At breakfast we met Ignoe, a lady from Spain, who works for a research foundation who work with other international agencies to improve living conditions in Cuba. Ignoe was telling us that after the iron curtain came down the flow of Russian money to Cuba stopped. They had no fuel, no cars on the road and very little food and clothing. This is referred to by the locals as the “special period”. It is with the help of these international organisations parts of the city have been restored.

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Next I rang The plan was simply to confirm our car for tomorrow. Here nothing is simple. I ring the number – they hang up. After four times of that they ring back. “We have no record of your email!!” Asking if we can get a car anyway we get the response “we will find out and ring back”. I explained we were going out. “Just ask anyone to for their phone, ring once and we will ring back”

After checking emails at the internet place and trying the car company again on their phone, we got a cab over the river and took a stroll around part of the Three Kings of El Morro Castle, a fortress on the headland built in the mid fifteen hundreds.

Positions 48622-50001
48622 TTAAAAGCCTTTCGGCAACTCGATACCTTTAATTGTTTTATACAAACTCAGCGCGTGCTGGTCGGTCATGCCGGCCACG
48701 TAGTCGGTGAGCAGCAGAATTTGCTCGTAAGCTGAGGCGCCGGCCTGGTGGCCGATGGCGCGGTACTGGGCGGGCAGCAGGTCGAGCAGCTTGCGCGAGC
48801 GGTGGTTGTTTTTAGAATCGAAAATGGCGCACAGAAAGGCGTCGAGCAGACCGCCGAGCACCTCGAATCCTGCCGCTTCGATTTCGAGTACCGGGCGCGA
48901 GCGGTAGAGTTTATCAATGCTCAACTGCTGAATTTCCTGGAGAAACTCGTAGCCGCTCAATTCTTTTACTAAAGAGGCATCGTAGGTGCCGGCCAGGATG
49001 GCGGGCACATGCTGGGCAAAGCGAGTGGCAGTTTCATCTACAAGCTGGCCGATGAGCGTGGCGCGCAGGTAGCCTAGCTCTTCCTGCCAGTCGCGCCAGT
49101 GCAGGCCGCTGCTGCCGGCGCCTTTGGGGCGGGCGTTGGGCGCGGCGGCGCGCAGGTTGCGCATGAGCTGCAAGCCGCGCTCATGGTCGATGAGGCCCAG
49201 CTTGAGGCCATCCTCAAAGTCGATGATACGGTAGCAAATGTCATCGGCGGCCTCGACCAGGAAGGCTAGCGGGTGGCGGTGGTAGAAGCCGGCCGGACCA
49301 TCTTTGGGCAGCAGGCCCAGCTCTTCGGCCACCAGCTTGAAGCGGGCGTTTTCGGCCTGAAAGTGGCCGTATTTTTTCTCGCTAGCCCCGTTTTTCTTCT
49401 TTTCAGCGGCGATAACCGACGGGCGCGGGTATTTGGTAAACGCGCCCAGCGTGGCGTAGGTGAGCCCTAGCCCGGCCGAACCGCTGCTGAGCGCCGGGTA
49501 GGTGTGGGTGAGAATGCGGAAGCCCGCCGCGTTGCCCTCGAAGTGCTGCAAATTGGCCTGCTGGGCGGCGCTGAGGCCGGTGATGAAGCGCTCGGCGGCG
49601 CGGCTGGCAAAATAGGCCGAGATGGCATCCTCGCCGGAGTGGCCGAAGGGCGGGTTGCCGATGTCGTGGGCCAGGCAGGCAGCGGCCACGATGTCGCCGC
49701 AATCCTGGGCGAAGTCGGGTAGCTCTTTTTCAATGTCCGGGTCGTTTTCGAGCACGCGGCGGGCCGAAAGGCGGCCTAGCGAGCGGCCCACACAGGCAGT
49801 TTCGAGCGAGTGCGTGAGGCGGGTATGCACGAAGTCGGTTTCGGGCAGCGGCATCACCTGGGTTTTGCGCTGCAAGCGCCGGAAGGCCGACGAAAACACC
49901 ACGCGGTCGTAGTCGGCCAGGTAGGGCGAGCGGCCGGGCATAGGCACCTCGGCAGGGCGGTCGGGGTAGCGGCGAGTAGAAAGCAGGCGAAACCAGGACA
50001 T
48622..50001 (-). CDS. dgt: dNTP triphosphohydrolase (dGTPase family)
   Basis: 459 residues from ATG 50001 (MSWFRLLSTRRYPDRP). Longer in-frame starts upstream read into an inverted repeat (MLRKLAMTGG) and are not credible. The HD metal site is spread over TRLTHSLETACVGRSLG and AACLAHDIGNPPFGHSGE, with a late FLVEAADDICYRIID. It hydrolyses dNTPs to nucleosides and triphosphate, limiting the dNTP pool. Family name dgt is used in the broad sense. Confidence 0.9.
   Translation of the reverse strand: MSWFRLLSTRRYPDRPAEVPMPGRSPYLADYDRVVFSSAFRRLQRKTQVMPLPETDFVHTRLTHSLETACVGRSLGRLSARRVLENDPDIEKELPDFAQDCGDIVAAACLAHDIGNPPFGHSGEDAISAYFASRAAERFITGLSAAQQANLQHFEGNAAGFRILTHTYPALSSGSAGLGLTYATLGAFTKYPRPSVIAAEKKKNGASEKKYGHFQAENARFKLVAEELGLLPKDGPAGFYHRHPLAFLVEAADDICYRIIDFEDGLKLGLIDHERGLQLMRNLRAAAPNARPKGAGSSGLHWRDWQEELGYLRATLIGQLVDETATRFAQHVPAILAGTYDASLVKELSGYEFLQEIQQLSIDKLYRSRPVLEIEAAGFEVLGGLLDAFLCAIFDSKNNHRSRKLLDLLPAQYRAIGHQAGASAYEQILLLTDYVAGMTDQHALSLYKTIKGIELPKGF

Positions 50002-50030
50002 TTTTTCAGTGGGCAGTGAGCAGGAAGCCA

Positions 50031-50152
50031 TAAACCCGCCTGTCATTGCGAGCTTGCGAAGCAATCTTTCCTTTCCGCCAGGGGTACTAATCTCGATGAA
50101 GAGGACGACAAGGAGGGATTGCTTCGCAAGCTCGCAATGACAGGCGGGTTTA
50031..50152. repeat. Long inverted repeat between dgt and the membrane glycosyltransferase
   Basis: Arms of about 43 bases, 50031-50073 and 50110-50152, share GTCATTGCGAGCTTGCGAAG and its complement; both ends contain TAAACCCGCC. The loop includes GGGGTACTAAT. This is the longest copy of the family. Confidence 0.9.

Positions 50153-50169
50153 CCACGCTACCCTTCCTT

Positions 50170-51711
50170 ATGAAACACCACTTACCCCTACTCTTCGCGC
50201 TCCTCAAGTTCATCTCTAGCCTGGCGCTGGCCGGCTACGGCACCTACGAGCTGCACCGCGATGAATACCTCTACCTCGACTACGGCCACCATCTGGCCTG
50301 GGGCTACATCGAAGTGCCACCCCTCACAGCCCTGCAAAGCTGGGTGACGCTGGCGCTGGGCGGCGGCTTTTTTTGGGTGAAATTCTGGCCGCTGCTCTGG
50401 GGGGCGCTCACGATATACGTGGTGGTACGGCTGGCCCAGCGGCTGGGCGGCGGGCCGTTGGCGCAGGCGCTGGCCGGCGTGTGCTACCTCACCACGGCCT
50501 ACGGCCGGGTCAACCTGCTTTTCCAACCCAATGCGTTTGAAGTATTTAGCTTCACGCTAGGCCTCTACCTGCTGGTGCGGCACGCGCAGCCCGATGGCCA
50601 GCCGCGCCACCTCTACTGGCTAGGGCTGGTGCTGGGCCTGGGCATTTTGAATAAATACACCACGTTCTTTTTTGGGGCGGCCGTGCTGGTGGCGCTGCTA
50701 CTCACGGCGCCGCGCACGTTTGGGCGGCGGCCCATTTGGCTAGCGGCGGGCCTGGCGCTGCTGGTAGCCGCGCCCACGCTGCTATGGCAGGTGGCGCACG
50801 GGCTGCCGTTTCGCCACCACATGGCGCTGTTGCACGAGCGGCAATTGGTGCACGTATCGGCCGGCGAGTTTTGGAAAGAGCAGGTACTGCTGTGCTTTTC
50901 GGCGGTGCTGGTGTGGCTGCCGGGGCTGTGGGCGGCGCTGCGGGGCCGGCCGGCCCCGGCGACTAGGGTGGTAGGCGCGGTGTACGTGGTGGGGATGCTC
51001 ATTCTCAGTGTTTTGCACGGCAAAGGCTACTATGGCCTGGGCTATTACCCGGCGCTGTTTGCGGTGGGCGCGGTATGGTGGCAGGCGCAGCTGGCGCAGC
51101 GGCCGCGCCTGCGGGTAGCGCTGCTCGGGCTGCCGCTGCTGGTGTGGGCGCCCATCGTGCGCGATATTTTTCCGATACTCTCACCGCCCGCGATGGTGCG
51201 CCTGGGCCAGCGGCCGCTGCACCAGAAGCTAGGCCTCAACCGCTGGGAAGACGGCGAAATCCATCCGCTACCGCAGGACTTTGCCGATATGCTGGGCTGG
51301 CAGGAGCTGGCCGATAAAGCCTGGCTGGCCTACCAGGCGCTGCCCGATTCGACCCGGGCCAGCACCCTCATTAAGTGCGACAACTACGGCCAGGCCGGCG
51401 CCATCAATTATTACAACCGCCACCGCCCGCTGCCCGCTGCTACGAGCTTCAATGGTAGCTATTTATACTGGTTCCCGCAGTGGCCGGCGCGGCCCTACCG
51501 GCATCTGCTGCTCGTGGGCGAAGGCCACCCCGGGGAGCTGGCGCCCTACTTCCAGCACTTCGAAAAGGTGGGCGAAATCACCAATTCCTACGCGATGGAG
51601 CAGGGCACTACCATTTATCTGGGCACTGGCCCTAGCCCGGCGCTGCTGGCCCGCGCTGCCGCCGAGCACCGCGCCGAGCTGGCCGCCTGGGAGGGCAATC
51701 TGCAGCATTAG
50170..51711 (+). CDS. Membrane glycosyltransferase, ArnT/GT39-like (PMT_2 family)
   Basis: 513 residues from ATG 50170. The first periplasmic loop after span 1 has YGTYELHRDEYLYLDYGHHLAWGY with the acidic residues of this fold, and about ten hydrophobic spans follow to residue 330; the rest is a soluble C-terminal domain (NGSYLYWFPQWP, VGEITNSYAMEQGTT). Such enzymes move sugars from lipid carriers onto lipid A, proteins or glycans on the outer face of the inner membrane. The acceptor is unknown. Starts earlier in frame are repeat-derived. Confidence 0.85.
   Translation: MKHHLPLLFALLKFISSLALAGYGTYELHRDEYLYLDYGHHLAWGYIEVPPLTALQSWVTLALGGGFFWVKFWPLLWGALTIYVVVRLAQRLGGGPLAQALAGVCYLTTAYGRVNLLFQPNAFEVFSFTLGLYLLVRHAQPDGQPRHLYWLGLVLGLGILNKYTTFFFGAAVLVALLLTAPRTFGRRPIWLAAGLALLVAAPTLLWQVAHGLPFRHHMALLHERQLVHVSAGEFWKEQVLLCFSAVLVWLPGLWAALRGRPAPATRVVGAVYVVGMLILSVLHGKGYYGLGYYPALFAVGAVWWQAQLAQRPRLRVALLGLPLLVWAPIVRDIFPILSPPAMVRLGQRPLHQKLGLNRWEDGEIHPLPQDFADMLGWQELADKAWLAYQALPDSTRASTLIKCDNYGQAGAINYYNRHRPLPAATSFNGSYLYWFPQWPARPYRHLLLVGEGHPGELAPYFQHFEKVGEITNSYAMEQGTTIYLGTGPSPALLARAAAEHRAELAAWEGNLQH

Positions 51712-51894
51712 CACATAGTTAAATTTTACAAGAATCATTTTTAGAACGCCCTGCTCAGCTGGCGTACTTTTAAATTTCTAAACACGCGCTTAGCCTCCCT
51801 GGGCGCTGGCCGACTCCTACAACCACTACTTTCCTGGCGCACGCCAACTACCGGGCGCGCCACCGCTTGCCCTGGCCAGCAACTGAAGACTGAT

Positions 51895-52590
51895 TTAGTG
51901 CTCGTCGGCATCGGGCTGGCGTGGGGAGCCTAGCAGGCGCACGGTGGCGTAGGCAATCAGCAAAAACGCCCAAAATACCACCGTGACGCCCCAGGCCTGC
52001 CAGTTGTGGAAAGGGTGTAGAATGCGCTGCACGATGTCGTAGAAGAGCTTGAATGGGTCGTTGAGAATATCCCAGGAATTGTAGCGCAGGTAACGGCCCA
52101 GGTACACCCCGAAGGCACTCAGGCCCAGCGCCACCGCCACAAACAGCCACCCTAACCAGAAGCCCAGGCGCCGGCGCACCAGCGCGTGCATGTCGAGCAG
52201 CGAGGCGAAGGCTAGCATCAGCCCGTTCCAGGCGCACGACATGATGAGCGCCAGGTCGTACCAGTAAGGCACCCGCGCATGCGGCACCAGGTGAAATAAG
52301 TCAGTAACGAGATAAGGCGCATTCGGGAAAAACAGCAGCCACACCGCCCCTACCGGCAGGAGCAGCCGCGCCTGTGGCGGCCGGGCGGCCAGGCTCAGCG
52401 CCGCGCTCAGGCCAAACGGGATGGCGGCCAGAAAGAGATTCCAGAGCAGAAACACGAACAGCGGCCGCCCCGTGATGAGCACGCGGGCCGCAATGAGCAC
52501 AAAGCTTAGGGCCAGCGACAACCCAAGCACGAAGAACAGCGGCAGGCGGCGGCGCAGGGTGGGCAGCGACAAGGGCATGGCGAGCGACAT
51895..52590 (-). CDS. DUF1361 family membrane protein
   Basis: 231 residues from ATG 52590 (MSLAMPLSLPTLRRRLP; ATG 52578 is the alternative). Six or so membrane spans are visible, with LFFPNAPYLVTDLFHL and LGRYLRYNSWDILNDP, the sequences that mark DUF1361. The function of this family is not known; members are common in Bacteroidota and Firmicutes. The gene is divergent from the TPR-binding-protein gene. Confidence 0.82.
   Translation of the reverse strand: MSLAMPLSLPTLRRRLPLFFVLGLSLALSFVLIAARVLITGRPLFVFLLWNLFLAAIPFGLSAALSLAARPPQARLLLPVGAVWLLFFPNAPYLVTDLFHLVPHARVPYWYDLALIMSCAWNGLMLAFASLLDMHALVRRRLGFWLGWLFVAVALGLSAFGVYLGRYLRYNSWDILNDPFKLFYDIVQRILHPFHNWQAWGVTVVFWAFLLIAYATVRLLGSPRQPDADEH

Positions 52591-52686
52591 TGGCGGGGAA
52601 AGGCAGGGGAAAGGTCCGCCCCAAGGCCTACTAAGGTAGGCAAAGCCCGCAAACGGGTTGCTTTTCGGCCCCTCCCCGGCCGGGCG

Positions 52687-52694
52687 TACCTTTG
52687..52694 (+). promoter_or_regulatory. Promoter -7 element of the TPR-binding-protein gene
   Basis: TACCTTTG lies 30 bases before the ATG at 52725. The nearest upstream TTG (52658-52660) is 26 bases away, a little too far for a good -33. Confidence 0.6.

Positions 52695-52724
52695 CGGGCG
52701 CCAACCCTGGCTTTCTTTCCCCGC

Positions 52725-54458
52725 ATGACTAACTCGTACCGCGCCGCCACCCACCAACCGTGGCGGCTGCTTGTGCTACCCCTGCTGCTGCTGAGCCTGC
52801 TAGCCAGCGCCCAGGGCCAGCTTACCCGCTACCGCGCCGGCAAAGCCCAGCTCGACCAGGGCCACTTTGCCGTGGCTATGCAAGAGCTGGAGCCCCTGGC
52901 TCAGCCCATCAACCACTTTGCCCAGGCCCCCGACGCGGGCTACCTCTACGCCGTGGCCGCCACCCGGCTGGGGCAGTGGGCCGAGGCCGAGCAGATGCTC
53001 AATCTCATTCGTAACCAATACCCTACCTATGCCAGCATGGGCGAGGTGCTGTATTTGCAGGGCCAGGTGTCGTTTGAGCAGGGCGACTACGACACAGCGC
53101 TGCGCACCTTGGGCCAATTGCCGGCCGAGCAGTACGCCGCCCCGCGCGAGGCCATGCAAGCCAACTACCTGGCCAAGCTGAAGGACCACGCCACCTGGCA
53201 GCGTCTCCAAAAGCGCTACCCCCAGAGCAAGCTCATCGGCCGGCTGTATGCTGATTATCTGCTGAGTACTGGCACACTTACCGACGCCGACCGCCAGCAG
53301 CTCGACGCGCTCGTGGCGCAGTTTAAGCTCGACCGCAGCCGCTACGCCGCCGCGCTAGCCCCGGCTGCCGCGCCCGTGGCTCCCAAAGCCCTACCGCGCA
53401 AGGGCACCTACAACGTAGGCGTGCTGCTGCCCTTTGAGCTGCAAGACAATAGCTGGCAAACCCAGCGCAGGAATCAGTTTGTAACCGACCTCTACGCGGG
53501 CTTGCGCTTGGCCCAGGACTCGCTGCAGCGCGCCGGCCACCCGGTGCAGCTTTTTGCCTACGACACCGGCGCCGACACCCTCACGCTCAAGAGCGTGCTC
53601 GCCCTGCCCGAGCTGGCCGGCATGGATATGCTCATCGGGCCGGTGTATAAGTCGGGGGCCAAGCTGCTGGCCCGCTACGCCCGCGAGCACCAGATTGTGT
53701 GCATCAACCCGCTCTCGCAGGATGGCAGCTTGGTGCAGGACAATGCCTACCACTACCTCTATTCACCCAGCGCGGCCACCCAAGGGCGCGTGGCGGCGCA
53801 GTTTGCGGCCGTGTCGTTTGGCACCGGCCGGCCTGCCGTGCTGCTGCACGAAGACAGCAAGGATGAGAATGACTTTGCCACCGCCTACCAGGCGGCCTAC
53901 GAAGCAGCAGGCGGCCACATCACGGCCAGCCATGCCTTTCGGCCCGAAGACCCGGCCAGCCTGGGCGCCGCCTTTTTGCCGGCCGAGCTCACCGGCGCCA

Slightly upriver is San Carlos De La Cabana. Built between 1763 & 1774 it is one of the largest forts in the Americas. With river to the south and multiple moats to the southeast and west, it must have impregnable. As mentioned a few days ago this place has a tobacco shop that houses an 81m cigar. We paid the 6 locals and took a stroll inside.

This place at 700 plus meters long has a mass of what we presume would have been barracks storage and cook houses. It is well kept with internal stairs running down to the moat in places. It now houses a couple of restaurants and the odd coffee shop. There are a lot of people in uniform walking around. The women, like others in uniform, wear fishnet stockings. Wide ramps lead up onto the walls and roofs so you can walk from one end to the other.

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After we took a look at the cigar in the shop, where a guy dressed like a waiter stood perfectly still the whole time we were in there; it was only his eyelashes moving that gave him away. There are lots of these people around town staging themselves as statues etc.

A closer look at the outdoor military museum revealed some innovate weapons. One in particular was an old Mig that had been turned into a rocket. There is also the remains of a US plane shot down during the 62 missile crisis era. We went to the buildings next door believing they were the museum but they turned out to be the admin buildings.